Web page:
Dealing with Media

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Mainstream media in Australia, including newspapers and news programs on both television and radio, are considerably concentrated in the hands of a few multinational companies and incredibly rich people.

These companies have vested interests in making profits and therefore shape their stories based on what they perceive will attract most viewer attention and advertiser investment.

A Bond University report titled ‘Sources of News and Current Affairs’ states that the pressure of ratings and circulation is the dominant influence on the ‘newsworthiness’ of a story, indicating the “commercial imperative modern news production.”

These commercial interests mean that the producers of news will present the stories that people want to see.

The more dominant news sources and newspapers in particular, such as The Australian, have an agenda-setting influence on the rest of the mass media.

That is, the stories they choose to go with usually set the tone for the other news sources.


Talking to the media

Some activist groups see contacting and speaking to the media as a campaign tool or goal for spreading a message.

Other groups don’t trust media outlets and may decide that they don’t want to engage with the media at all.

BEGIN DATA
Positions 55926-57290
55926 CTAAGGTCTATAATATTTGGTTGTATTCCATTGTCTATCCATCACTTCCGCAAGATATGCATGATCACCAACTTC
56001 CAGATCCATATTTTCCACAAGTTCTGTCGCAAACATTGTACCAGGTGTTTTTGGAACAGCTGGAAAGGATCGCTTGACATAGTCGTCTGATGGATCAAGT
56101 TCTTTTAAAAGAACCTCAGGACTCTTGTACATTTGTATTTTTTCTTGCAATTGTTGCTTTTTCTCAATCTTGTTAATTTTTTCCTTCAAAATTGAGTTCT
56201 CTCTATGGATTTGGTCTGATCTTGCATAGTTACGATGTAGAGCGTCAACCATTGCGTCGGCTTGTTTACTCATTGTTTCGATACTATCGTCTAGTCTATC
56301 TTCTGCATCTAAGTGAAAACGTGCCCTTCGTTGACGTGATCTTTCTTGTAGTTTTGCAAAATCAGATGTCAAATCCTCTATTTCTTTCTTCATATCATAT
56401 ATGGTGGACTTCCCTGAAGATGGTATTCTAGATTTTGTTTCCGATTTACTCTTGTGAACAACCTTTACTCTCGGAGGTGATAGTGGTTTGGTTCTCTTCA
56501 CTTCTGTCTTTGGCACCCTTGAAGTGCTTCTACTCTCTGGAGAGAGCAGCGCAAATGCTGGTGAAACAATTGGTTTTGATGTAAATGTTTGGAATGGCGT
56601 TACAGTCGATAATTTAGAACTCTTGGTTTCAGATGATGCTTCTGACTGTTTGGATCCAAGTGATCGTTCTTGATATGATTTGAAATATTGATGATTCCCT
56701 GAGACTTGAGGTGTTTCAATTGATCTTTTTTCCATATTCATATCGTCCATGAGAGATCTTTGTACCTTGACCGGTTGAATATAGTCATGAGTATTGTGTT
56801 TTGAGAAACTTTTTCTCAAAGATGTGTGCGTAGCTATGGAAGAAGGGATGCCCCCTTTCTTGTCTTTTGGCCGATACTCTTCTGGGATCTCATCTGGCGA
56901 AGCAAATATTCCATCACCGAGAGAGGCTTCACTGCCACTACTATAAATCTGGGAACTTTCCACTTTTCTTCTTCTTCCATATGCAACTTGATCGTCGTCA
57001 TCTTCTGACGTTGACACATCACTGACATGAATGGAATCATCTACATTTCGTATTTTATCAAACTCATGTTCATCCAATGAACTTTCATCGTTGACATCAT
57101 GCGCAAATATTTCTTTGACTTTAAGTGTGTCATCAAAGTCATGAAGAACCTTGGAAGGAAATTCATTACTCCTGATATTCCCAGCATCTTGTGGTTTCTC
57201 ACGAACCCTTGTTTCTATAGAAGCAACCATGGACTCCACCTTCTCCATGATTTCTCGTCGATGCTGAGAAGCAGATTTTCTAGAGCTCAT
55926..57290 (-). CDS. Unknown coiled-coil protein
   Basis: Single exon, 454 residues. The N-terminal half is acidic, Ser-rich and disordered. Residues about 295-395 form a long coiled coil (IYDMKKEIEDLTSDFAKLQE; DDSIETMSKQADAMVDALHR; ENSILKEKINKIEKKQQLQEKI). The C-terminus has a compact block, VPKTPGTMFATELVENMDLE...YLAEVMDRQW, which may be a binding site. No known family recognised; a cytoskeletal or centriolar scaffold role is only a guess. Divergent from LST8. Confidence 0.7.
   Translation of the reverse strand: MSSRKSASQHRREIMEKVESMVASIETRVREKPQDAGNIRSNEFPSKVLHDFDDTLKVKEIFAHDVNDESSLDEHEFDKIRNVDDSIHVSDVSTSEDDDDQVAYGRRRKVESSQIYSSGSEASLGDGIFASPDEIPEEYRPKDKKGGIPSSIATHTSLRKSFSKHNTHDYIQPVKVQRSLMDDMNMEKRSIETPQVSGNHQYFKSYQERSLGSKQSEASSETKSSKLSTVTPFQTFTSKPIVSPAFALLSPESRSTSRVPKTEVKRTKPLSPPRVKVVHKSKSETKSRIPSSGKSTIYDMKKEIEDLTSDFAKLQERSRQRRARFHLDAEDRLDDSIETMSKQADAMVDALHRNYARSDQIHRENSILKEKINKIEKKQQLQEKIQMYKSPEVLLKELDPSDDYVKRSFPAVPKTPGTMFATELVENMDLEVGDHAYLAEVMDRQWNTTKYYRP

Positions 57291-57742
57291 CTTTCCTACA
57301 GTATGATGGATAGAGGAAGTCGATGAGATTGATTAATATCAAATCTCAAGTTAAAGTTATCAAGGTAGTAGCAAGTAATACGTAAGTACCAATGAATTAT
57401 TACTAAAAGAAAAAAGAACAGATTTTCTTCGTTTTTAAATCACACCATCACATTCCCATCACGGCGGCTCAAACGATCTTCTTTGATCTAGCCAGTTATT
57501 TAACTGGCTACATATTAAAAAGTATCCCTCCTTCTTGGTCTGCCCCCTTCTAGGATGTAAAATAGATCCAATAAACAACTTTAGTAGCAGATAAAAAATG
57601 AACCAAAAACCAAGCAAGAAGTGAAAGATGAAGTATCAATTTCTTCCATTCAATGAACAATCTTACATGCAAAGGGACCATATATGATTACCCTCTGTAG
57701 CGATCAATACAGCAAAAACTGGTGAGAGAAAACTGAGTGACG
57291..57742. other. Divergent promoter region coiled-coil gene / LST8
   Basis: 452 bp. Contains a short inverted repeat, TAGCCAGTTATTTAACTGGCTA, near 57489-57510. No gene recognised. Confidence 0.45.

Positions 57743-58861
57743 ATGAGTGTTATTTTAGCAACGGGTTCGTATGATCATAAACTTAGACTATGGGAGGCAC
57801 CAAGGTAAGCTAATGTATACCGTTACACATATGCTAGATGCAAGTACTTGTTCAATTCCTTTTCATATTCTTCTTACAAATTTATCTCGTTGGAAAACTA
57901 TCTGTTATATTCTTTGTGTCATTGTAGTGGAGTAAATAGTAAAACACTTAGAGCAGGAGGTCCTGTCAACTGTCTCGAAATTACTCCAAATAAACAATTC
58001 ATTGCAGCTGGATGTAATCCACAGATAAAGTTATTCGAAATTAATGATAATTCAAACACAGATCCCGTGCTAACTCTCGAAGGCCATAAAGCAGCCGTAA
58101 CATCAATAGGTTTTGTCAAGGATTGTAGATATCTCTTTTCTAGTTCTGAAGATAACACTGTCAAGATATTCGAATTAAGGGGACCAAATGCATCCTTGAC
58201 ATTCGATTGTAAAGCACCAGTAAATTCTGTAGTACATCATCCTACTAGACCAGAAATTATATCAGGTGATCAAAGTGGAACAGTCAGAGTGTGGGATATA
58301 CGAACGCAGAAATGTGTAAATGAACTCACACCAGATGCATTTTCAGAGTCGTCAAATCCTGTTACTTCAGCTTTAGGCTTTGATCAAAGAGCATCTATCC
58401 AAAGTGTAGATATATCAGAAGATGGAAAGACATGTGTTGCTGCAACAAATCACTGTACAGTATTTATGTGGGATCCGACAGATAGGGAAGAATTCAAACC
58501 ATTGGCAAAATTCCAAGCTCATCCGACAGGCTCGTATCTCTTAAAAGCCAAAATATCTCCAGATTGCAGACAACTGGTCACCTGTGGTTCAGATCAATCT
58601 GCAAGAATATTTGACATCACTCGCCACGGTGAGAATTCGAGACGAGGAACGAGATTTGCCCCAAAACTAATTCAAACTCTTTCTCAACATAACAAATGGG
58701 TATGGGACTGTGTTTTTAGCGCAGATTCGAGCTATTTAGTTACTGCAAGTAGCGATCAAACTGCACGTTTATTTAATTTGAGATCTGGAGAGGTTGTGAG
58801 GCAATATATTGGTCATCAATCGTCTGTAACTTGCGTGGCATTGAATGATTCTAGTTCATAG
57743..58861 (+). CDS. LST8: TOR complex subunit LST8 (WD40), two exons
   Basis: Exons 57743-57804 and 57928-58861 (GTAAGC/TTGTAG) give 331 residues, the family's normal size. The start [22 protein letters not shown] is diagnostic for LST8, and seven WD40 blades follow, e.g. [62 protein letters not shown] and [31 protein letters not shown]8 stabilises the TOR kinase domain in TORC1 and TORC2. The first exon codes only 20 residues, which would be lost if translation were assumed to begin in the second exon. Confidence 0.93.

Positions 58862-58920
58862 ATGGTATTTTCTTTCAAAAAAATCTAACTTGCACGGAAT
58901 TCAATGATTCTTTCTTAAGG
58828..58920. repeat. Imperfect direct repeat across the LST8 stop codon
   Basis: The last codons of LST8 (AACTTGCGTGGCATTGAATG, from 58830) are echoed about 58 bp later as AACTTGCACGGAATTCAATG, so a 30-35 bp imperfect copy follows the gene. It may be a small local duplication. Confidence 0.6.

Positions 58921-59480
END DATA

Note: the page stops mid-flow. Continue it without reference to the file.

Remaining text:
We can all get flustered when approached by media, particularly when they have video cameras running. We can get confused or say things we didn’t mean or might later regret.

Being clear, accessible and concrete in your interactions with the media will give you the best results. This takes thought and planning.

Whether you want it or not, the media may contact you or approach you at an action looking for comments or an interview. So, it is a good idea to have an agreed strategy for dealing with the media. This can help keep you calm as well as avoid any future regrets.


In this section:

  • If you do want to interact with media
  • If you don’t want to interact with media


Negative media reporting

Whether you do or don’t engage with the media, your group or your action might be misrepresented or otherwise presented negatively by the media. Individual members of your group might also be singled out and criticised.

Negative media reporting can have a damaging effect on the morale of a group and can contribute to burn out. Something as simple as a group catch-up/picnic or individual check-in can help counteract negative media reporting.



When talking to the media it is important to be conscious about what you are saying and to avoid putting yourself or your group at risk of being sued for defamation.

You can learn more about defamation and the risks for activist groups here.

If you do want to interact with media

If you are planning on actively seeking out engagement with media or responding to their requests it is a good idea to come up with a strategy for this.

Journalists are often working to tight deadlines and having a strategy in place for dealing with incoming requests can make things run quickly and smoothly and help your story get out there.

A ‘media strategy’ is your groups plan for how and when you will engage with the media, who will do the talking, what you will or won’t say, and what media outlets you will or won’t engage with.

Here are some questions that can help your group develop your strategy: